•  52
    The real epistemic significance of perceptual learning
    Inquiry: An Interdisciplinary Journal of Philosophy 61 (5-6): 543-558. 2018.
    In ‘The Epistemic Significance of Perceptual Learning’ Elijah Chudnoff argues that cases from perceptual learning show that perception not only generates reasons for beliefs but also preserves those reasons over time in perceptual learning cases. In this paper, we dispute the idea that perceptual learning enables the preservation of perceptual reasons. We then argue for an alternative view, viz. the view that perceptual learning is epistemically significant insofar as it modifies our perceptual …Read more
  •  420
    Sex By Deception
    In John M. Doris & Manuel Vargas (eds.), Oxford Handbook of Moral Psychology, Oxford University Press. forthcoming.
    In this paper I will use sex by deception as a case study for highlighting some of the most tricky concepts around sexuality and moral psychology, including rape, consensual sex, sexual rights, sexual autonomy, sexual individuality, and disrespectful sex. I begin with a discussion of morally wrong sex as rooted in the breach of five sexual liberty rights that are derived from our fundamental human liberty rights: sexual self-possession, sexual autonomy, sexual individuality, sexual dignity and s…Read more
  •  35
    Seeing things
    Philosophical Perspectives 31 (1): 55-72. 2017.
  • Routledge Handbook of Consciousness
    with Elijah Chudnoff
    Routledge. forthcoming.
  •  13
    Gadflies, Coffeehouses and Citizen Philosophers
    The Philosophers' Magazine 80 80-87. 2018.
  •  119
    The paper presents a number of empirical arguments for the perceptual view of speech comprehension. It then argues that a particular version of phenomenal dogmatism can confer immediate justification upon belief. In combination, these two views can bypass Davidsonian skepticism toward knowledge of meanings. The perceptual view alone, however, can bypass a variation on the Davidsonian argument. One reason Davidson thought meanings were not truly graspable was that he believed meanings were privat…Read more
  • 3rd AGILE Conference on Geographic Information Science
    with Mark David M. and Barry Smith
    . 2000.
  •  436
    Against Emotional Dogmatism
    Philosophical Issues 26 (1): 59-77. 2016.
    It may seem that when you have an emotional response to a perceived object or event that makes it seem to you that the perceived source of the emotion possesses some evaluative property, then you thereby have prima facie, immediate justification for believing that the object or event possesses the evaluative property. Call this view ‘dogmatism about emotional justification’. We defend a view of the structure of emotional awareness according to which the objects of emotional awareness are derived…Read more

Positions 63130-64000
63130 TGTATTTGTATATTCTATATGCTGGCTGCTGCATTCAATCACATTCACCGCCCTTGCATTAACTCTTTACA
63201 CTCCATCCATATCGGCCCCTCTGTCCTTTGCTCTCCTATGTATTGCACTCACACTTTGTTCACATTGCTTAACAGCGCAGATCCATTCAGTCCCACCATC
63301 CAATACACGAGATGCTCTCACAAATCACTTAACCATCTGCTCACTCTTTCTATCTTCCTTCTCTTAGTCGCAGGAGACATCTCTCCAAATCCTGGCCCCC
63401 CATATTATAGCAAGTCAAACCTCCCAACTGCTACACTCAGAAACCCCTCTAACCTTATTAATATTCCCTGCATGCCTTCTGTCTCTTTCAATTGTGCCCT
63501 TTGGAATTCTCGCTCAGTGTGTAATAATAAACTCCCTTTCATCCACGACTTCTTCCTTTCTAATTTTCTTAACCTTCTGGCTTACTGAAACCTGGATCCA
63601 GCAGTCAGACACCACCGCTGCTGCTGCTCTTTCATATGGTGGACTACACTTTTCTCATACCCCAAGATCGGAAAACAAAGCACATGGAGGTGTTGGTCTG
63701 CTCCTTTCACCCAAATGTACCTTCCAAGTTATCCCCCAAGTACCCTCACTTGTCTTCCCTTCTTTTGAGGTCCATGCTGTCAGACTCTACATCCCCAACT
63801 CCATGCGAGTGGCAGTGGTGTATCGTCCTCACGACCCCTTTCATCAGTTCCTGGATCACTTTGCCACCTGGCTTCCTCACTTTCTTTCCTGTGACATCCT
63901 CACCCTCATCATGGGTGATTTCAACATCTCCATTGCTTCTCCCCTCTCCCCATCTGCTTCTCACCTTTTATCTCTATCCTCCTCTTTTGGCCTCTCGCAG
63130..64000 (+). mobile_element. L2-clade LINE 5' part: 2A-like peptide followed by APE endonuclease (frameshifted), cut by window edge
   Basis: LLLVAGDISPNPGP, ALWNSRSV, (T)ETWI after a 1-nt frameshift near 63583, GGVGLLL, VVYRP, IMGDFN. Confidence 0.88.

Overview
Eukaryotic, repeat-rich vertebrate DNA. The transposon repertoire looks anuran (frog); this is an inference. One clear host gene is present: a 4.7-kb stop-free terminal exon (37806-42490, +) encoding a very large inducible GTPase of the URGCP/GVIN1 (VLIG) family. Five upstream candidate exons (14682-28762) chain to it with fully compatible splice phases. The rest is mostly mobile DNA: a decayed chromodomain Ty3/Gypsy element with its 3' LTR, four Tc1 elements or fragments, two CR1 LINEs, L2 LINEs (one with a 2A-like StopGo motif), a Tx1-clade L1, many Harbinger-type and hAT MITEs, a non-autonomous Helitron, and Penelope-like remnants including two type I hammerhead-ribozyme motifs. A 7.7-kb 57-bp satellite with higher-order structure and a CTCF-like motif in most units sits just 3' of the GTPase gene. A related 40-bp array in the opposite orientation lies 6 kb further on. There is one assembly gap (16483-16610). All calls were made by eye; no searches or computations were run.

•  49
    Introduction: Epistemic Modals
    Topoi 36 (1): 127-130. 2017.
    Theorists with otherwise radically different commitments agree that epistemic modals mark the necessity or possibility of a prejacent proposition relative to a body of evidence or knowledge. However, there is vast disagreement about the semantics of epistemic modals, which stems in part from the fact that statements of epistemic possibility or necessity make no explicit reference to a speaker or group, an audience, or an evidence set. This volume introduces new philosophical papers that mark a s…Read more
  • Temporal Mereology
    Dissertation, State University of New York at Buffalo. 2000.
    This work explores the problem of the persistence of objects through change, given the assumption that objects are three-dimensional entities; and the continuation of events through time, given the assumption that events are four-dimensional entities. My main concern is to provide an informative metaphysical grounding of temporal continuation by identifying the primitive relations and properties into which this concept can be analyzed. My thesis is that entities a and b can be said to be the sam…Read more